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First point, as Lauren Ipsum indicated, be very, very careful about taking a living person as your model. Taking a dead person as your model could also give you problems if that person was a writer (a category which could include people primarily famous for other reasons), and his or her writings are still in copyright. Whether this (putting in-copyright ...


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There are probably lots of names and titles that are coincidentally repeated in multiple books. To take a silly extreme, if someone tried to sue saying "He had a character in his book named John, and I have a character in my book named John. He's stealing my character name!", I can't imagine the courts would let that go very far. You can own a trademark in ...


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Within reason, if the name itself is not already instantly recognizable (Bart Simpson, Lara Croft, James Bond), you can probably get away with using it. "Trent Steele" may be generic enough. Similarly, there are only so many variants and arrangements of organization and darkness, so whatever you come up with has probably been used or alluded to elsewhere. ...


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It is very common for writers to come up with similar ideas—sometimes extraordinarily similar. In some cases, it comes about from two writers being influenced by the same previous works. I remember, when X-Files was popular, quite a few people independently came up with TV series ideas that were basically "X-Files for kids". Other times, the connections are ...


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Plagiarism is an academic violation that applies to scholarly papers. It doesn't apply to works of fiction. The whole point of a scholarly paper is that you're presenting something that you claim is a new and original idea or discovery. If you copied it from someone else, then your paper is a fraud. Of course you may use ideas from others and build on them,...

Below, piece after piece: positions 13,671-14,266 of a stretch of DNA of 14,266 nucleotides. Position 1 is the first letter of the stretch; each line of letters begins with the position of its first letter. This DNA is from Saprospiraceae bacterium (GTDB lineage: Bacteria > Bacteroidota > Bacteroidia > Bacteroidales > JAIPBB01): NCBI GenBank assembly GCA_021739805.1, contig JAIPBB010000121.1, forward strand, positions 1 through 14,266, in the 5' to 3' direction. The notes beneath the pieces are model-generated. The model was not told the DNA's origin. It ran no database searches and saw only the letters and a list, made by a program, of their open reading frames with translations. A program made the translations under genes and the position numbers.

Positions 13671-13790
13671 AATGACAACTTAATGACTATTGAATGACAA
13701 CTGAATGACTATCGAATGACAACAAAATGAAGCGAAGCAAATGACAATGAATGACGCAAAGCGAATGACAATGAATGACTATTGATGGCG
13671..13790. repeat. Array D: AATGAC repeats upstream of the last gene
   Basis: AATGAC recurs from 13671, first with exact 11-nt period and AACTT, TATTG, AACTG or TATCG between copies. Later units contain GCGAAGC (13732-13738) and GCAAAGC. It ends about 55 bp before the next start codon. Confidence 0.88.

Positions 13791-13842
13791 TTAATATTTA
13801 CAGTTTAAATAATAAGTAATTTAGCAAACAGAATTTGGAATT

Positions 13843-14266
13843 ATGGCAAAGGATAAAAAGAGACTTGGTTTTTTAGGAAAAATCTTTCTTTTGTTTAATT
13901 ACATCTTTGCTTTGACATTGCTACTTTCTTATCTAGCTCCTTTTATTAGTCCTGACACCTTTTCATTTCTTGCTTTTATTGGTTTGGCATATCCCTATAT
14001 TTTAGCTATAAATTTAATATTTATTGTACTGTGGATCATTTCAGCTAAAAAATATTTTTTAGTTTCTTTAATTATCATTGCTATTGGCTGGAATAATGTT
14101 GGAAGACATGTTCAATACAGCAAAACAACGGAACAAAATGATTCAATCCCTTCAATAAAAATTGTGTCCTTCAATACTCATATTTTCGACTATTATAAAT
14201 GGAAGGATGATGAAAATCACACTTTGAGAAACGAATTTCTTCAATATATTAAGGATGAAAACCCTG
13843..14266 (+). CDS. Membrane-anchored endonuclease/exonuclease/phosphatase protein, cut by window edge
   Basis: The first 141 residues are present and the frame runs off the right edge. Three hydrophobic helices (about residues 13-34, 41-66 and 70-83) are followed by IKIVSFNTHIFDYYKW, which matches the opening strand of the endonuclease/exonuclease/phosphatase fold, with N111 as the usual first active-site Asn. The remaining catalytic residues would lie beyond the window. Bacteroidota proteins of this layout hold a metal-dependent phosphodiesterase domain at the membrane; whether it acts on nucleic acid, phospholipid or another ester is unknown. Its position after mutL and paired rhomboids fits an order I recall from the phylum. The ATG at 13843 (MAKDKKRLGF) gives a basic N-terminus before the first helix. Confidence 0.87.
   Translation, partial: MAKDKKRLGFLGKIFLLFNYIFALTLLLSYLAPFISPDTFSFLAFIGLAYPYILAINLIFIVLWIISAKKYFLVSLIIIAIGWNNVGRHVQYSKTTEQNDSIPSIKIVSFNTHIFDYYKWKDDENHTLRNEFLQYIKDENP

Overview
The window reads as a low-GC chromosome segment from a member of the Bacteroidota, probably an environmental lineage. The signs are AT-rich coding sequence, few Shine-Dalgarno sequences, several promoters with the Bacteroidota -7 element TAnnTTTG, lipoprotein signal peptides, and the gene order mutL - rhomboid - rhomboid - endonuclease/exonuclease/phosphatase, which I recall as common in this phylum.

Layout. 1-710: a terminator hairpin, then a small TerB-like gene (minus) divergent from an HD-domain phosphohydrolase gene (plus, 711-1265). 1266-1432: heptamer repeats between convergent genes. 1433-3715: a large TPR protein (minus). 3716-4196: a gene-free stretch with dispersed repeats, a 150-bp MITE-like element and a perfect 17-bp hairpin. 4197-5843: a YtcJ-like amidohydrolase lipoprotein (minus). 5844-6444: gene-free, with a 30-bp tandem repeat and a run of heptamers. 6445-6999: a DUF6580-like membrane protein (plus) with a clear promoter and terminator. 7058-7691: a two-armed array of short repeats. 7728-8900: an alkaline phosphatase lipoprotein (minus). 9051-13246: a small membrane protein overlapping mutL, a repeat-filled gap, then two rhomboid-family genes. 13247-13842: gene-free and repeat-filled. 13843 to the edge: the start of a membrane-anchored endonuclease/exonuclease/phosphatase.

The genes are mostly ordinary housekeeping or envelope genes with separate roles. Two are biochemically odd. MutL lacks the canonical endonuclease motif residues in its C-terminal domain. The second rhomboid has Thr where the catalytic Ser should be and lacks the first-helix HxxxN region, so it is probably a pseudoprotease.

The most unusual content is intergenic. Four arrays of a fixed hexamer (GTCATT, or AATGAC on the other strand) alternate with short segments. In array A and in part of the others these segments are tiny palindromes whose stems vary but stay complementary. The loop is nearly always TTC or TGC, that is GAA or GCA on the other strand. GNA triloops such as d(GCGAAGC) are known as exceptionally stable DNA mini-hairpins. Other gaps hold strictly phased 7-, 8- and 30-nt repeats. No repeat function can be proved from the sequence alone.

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If you live in America, the moment you write your first words for the story it is automatically protected under copyright law. It is quite insulting to professional publishers to think that they would want to steal your book. Honestly and integrity is the way publishers go if they want to make a good name for the company. It just isn't good businesses to ...


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TL;DR: There is a spectrum of copying from regular story-telling that re-uses ideas and themes, to plagiarism, to copyright infringement. These are not all the same and only the last is illegal. The concept of plagiarism is not clearly defined. There is a spectrum of idea-borrowing and word-for-word copying that exists and some of it is acceptable, but if ...


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If you make your story unique and different, it doesn't matter. Maybe you know "The Hunger Games" by Susan Collins. The storyline is practly the same than "Battle Royale" by Coshun Takami. The idea of a group of people stucked in a place killing each other, is the same, but Susan Collins put her own style turning it into a TV show. Same story line, totally ...